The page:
Interestingly, Mbp is transported from the nucleus to the plasma membrane as an mRNA and is translated locally at the axon-glial contact site (Müller et al., 2013). Presumably, this mechanism has evolved to prevent compaction of intracellular membranes by the basic protein product during transport which would impair cellular integrity. The localization of Mbp and other mRNAs takes place within the cell in ribonucleoprotein complexes referred to as RNA granules. The RNA binding protein hnRNP (heterogeneous nuclear ribonucleoprotein) A2 plays a key role as a trans-acting factor during transport. It binds to a specific sequence in the 3′ UTR of Mbp mRNA in the nucleus and mediates transfer to the cytoplasm and subsequently toward the plasma membrane on the microtubule network (Ainger et al., 1993; Carson et al., 1997; Hoek et al., 1998; Munro et al., 1999). Four splice variants (hnRNP A2, A2b, B1, and B1b) of the hnRNP A2/B1 gene have been reported which differ by the presence or absence of exons two and nine (Han et al., 2010). The activation of the oligodendroglial non-receptor tyrosine kinase Fyn by neuronal signals induces the phosphorylation of RNA granule-associated proteins such as hnRNP A2 and hnRNP F leading to Mbp translation at the axon-glial contact site (White et al., 2008, 2012; Kramer-Albers and White, 2011; Laursen et al., 2011; Wake et al., 2011).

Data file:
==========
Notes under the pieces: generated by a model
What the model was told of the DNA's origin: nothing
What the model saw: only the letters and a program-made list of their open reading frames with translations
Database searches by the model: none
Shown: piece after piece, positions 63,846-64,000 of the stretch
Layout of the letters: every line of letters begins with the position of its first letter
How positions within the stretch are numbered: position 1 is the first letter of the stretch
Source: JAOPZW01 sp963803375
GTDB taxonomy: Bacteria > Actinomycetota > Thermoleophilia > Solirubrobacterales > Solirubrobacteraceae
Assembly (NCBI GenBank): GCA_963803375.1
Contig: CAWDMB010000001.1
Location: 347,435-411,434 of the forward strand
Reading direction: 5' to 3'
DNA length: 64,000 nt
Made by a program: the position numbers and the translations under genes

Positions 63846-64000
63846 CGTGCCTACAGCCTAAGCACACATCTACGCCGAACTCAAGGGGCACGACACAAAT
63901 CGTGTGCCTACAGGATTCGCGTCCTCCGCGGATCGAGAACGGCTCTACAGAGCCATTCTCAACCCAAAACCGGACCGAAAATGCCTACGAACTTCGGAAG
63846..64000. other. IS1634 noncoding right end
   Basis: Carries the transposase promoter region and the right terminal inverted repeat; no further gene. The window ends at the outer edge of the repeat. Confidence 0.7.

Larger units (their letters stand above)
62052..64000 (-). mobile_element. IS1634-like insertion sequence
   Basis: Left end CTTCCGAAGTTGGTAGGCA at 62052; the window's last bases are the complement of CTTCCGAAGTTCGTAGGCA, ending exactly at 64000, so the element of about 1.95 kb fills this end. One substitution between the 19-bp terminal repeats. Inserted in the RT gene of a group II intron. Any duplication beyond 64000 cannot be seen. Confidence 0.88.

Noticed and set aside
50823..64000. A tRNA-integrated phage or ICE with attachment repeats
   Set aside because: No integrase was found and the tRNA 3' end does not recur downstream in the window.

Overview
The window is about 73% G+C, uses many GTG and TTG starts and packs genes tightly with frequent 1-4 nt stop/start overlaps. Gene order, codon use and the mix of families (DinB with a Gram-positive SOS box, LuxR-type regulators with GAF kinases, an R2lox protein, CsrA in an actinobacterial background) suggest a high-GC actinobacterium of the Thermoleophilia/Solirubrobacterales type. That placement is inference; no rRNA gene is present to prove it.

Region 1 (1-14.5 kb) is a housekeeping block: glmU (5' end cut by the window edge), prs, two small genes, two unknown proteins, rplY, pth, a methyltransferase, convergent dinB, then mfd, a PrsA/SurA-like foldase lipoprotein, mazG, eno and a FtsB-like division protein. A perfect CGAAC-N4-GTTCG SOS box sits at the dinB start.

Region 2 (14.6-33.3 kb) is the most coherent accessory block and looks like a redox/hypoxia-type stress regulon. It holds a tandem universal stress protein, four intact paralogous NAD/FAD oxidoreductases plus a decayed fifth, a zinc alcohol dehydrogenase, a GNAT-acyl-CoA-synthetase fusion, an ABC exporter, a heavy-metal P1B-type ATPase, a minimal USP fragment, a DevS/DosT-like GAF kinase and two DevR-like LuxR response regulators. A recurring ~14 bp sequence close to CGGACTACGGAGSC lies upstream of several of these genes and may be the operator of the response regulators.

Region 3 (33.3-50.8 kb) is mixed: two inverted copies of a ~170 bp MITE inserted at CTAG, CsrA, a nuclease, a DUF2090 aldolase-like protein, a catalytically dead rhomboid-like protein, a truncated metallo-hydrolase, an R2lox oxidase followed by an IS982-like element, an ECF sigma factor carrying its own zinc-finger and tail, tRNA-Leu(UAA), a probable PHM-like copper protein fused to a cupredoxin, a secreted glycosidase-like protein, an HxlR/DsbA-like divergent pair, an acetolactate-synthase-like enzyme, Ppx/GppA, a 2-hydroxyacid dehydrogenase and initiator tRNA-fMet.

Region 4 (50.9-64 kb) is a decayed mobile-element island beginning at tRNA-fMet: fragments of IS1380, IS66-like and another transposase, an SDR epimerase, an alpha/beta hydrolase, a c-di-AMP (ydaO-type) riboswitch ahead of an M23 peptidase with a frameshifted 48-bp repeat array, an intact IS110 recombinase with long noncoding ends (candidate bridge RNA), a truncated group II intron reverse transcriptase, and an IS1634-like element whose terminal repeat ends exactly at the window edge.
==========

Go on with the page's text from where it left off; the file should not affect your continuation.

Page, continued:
It was unclear for a long time how Mbp mRNA is kept in a translationally silenced state during intracellular transport and development. We recently identified the oligodendroglial small non-coding RNA (sncRNA) 715 as an inhibitor of MBP synthesis which is associated with Mbp mRNA transport granules (Bauer et al., 2012). This 21 nucleotide long RNA was recently suggested to be a small rDNA-derived RNA (srRNA) and may originate from the 5′ externally transcribed spacer (ETS) sequence of 45S pre-ribosomal RNA (Wei et al., 2013). Chronic demyelinated multiple sclerosis lesions contain oligodendrocyte precursor cells (OPCs) with Mbp mRNA but no MBP protein. In these lesions the levels of sncRNA715 are significantly increased and may block Mbp translation (Bauer et al., 2012). Abnormally high levels of sncRNA715 in these MS lesions could be one of the reasons why resident OPCs fail to differentiate and remyelinate neuronal axons coinciding with clinical decline in patients.